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ing to their own disposition and choice, unavoidably subjects them to a fatal necessity, a necessity of acting otherwise than they would choose, or whether they will or no. Reason plainly teaches, that things done under that necessity which arises from our own hearts, and that which is against them, are just as different, as things in which we are the agents, and things in which we are not:-just as different as Peter's girding himself when he was young, and going whither he would, and his being girded afterwards, and being carried whither he would not just as different as a man's wilfully murdering himself, and being murdered by another, in spite of all he could do in his own defence. We have seen, that if want of holiness excuses a person in being unholy, and if a disposition to sin excuses a person in sinning, then every unholy creature, every sinner in the universe, is perfectly excusable.

Thus if scripture, reason, and common sense, all concurring in the fullest manner, can confirm any thing, an essential difference betwixt natural and moral inability, the inability which arises from our own hearts, and that arising from any other quarter, is most fully. confirmed. Nor can any one say, that these two kinds of cannot, come to the same thing, as to excusing men, without contradicting the highest degree of every kind of evidence we can have, of any moral truth-He that hath an ear, let him hear.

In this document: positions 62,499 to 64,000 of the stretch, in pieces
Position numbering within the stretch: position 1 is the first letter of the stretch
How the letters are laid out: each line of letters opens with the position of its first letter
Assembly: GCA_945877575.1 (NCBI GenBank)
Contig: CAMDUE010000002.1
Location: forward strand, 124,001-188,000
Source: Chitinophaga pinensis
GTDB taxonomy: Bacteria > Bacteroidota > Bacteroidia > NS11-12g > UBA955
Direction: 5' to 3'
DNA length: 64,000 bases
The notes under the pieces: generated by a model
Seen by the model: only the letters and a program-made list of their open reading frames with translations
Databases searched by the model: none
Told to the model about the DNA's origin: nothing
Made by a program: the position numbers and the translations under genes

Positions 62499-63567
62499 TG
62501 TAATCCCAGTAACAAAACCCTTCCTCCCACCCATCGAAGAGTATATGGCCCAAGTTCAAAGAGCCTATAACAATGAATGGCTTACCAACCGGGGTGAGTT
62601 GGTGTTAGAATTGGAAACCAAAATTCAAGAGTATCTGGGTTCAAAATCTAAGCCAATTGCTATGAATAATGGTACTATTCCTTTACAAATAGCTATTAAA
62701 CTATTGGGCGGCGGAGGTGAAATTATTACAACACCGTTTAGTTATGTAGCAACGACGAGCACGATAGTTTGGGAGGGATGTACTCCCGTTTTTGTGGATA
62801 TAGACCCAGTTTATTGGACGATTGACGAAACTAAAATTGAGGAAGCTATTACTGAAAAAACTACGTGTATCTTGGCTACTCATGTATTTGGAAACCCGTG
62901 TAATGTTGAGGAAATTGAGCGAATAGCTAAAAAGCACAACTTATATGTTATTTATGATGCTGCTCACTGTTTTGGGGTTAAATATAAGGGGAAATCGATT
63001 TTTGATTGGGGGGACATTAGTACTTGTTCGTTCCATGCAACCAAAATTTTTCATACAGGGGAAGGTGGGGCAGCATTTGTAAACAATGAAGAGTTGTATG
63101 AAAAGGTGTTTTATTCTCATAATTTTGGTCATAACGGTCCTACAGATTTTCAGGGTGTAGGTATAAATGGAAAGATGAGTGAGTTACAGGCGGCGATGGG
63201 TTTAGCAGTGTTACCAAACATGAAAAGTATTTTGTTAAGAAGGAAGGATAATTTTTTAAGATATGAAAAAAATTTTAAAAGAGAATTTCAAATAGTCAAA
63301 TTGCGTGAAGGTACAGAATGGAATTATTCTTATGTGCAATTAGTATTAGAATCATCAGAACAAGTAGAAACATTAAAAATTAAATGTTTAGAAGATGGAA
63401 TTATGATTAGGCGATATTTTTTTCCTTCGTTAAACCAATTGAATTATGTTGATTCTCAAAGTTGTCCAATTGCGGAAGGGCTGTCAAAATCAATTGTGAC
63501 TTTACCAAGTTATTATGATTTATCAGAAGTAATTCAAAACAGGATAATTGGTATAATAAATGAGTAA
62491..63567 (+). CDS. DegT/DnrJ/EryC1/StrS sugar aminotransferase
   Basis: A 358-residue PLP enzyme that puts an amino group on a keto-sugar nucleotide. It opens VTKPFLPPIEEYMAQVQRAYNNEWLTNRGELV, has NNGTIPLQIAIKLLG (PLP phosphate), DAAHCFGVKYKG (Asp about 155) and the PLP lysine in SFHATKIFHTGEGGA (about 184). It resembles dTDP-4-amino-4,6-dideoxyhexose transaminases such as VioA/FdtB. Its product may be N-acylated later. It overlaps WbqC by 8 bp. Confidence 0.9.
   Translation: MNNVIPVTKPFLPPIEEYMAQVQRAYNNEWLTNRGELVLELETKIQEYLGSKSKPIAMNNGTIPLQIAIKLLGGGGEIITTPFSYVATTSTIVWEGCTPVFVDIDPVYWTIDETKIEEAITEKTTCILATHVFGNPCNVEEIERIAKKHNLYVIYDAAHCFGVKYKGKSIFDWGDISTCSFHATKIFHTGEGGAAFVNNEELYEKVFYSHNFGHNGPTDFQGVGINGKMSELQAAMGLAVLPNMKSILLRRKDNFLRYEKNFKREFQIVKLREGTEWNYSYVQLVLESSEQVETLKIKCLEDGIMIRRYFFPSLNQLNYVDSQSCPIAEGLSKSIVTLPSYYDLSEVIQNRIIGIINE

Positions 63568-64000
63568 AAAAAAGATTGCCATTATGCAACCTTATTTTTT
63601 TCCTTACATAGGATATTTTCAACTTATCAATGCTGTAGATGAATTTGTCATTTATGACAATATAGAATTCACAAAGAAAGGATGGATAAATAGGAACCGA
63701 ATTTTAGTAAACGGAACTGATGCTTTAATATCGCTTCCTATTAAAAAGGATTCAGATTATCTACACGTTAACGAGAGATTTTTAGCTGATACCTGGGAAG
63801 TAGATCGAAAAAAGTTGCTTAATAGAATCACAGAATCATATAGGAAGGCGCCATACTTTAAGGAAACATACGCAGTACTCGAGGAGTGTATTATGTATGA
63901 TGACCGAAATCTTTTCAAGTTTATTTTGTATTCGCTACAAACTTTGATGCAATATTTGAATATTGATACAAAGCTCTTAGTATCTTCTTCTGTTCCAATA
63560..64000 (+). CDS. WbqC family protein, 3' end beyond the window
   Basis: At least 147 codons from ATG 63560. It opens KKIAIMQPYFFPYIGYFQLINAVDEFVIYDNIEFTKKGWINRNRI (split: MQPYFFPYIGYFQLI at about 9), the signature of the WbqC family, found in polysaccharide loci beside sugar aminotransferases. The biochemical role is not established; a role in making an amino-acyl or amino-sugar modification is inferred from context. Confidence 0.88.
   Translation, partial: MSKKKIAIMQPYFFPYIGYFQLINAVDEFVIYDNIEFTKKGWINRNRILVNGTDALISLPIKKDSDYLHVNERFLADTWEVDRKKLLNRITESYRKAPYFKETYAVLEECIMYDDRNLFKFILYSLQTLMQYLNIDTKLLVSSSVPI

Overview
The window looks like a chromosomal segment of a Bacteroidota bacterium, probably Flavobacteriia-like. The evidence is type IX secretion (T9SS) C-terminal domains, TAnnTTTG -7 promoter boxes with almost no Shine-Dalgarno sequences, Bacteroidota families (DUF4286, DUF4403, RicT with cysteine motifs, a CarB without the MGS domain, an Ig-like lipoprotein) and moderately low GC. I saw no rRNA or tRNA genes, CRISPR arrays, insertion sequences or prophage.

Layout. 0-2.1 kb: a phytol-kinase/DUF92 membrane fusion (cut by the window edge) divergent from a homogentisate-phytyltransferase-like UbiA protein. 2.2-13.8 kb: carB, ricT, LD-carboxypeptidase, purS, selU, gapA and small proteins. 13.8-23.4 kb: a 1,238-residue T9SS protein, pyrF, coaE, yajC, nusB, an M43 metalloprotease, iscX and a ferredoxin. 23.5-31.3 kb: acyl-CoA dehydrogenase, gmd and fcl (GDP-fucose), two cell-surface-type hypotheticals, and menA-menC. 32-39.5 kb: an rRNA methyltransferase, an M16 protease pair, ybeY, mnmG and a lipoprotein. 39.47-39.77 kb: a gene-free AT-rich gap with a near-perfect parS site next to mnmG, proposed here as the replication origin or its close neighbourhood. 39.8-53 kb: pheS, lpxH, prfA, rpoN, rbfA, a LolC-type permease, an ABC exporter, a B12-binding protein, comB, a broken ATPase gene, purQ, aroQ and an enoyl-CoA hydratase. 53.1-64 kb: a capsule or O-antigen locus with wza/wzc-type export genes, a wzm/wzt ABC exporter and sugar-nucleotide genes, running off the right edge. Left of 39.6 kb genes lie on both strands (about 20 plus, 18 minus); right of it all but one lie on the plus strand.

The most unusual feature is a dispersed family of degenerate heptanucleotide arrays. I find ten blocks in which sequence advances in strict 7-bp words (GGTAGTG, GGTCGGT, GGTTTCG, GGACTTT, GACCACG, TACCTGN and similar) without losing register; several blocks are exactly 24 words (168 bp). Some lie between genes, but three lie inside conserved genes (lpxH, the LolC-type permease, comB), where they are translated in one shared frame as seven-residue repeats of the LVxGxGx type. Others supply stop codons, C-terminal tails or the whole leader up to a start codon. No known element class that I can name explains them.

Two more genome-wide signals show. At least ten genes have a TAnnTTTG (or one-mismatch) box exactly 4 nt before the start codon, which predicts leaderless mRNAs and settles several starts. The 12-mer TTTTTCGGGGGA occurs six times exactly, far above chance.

The Perfection of the Divine Law, and its Usefulness for the Conversion of Souls.


Delivered in the College- Chapel, in NewHaven, on the Morning after the Commencement, 1787.


PSALM xix. 7.

The Law of the Lord is perfect, converting the soul.

SOME are said to teach such doctrine concerning regeneration, as supposes that no means can be of any efficacy or use, in the case of the unregenerate. Many, undoubtedly, have no opinion of legal preaching, as adapted to promote the salvation of men. It will, however, very universally be agreed, that means are to be used for the conversion of sinners, as well as for the perfecting of the saints. And I believe there are few who will not admit that the law ought to be preached, for both these purposes, as well as the gospel.

Good men may dispute about words; and they may have different ideas, in many matters of nice speculation: But all good men delight to meditate in the law of the Lord; and all good gospel ministers desire, by